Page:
The hotel has two wings; the larger and slightly less expensive Shangri-La wing, and the Krungthep wing. The latter is my preference and recommendation.
Guests of the Krungthep wing have access to both swimming pools, and the breakfast buffet is a noticeably more relaxed affair.
The rooms have private balconies with views of the Chao Phraya.
The hotel neighbours the lively Bangrak Bazaar.
Bangkok is home to nearly 10 million people. Watching the plethora of Bangkokians going about their daily business in the city can be endlessly fascinating.
Street food sellers pushing their carts down busy roads, oblivious to the fast approaching road traffic careering around them.
Tuk tuk drivers taking a nap at a busy intersection. The maze of electricity cables which overhang every street.
"But here, at Shangri-La, all was in deep calm." - James Hilton, Lost Horizon
The hotel and its gardens on the bank of the river offer an oasis of calm from the frenetic goings on around it.
CHI, The Spa at Shangri-La, offers further levels of serenity and relaxation.
Making prime use of its location, the hotel offers an international buffet and great views by night aboard the Horizon Cruise ship.
And a complimentary river shuttle service is offered to the nearby open-air mall, Asiatique The Riverfront; a great place to grab a bite-to-eat and to spend a couple of hours.
Other dining choices at the hotel include a Chocolate Boutique(!), and the excellent Shang Palace for authentic Cantonese cuisine.
For Thai fare there is Salathip Restaurant where Thai classical dance is performed each night.
"He liked the serene world that Shangri-La offered him..." - James Hilton, Lost Horizon
Bangkok is a labyrinth of ever-increasing madness, but having a place like the Shangri-La to retreat to makes it a beautiful and enjoyable madness.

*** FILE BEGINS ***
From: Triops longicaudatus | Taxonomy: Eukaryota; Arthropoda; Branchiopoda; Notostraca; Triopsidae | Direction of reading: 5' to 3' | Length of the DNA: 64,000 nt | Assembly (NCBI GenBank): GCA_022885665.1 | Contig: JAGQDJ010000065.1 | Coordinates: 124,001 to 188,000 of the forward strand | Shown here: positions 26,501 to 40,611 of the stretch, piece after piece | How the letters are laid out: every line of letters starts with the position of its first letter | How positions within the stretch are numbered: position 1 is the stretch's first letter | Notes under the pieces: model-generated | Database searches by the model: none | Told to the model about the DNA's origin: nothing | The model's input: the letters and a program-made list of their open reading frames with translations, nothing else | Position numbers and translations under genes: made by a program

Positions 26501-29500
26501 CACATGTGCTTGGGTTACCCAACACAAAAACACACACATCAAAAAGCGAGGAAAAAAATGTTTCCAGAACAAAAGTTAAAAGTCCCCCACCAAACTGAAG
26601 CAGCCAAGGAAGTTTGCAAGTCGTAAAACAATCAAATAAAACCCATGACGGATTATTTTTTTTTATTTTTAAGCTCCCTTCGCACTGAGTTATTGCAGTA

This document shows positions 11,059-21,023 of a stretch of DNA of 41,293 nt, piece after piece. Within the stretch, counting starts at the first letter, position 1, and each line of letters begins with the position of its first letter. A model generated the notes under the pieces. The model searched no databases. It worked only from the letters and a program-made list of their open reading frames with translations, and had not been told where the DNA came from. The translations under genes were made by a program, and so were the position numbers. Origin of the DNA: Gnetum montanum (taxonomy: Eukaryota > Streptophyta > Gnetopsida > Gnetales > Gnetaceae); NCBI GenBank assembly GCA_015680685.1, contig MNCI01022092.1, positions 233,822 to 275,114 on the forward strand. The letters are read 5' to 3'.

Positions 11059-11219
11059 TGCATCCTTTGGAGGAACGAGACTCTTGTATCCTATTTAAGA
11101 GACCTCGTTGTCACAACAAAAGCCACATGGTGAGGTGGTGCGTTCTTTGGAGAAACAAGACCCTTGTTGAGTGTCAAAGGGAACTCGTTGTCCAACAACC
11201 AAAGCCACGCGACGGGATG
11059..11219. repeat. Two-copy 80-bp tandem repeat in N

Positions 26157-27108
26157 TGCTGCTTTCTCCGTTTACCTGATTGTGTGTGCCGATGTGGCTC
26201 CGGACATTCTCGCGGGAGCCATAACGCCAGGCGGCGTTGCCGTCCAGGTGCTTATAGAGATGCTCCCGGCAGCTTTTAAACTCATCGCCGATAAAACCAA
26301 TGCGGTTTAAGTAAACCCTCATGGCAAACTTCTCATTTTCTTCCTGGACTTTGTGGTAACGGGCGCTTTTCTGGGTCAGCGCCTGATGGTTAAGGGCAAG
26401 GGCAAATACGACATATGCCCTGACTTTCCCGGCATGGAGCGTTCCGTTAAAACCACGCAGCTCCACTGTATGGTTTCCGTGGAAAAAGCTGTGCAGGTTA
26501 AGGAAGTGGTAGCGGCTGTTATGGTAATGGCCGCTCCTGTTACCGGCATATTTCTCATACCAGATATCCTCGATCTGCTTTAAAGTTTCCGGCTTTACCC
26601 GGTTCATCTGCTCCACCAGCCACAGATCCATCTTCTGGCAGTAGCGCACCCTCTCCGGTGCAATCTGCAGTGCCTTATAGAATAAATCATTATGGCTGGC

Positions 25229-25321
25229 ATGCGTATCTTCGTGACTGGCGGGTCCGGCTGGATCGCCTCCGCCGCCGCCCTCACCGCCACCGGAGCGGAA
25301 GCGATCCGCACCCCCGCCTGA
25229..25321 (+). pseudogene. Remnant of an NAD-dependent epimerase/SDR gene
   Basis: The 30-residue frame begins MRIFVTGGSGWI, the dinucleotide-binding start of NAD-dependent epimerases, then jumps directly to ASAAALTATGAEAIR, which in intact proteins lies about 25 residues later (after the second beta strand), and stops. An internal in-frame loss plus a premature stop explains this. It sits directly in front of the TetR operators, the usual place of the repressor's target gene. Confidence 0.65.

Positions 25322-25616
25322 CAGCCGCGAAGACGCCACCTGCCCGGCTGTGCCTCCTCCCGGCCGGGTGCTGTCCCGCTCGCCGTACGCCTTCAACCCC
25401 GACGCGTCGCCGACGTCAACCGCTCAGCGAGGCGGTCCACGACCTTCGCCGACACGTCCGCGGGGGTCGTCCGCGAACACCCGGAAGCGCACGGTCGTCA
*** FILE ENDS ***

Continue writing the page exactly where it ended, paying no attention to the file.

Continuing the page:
3 to 5 days spent in the city are often the highlight of trips to Thailand.
Cocktail Saturdays' things to see and do during a 3 day visit:
Day 1: Visit Wat Arun at sunrise. Hop over on a short boat ride to the Grand Palace and have a massage at the wonderful Wat Pho. If you prefer an even more luxurious treatment, spend the afternoon at CHI Spa at The Shangri-La. Then watch the sun go down over a cocktail at Sky Bar rooftop at Lebua State Tower.
Day 2: Visit Pak Khlong Thalat early in the morning, then visit The Jim Thompson House. Spend the afternoon milling around Siam Paragon Mall and Gaysorn Mall. Take a dinner cruise on the Chao Phraya river.
Day 3: Join the locals for early morning yoga in the beautiful Lumpini Park. Take a boat trip along the Chao Phraya and Bangkok's numerous khlongs. Climb Wat Saket (Golden Mountain Temple), and reward yourself with dinner at Raan Jay Fai (327 Maha Chai Road) - Bangkok's most expensive, and Michelin Star winning, street food - try khai jeaw poo (crab omelet.)
Photos contained in this review are shot with the excellent Fujifilm X-T2. I have recently been testing various Fujifilm cameras; many thanks to Fujifilm UK for providing me with equipment to review.
Photography by mahon.photo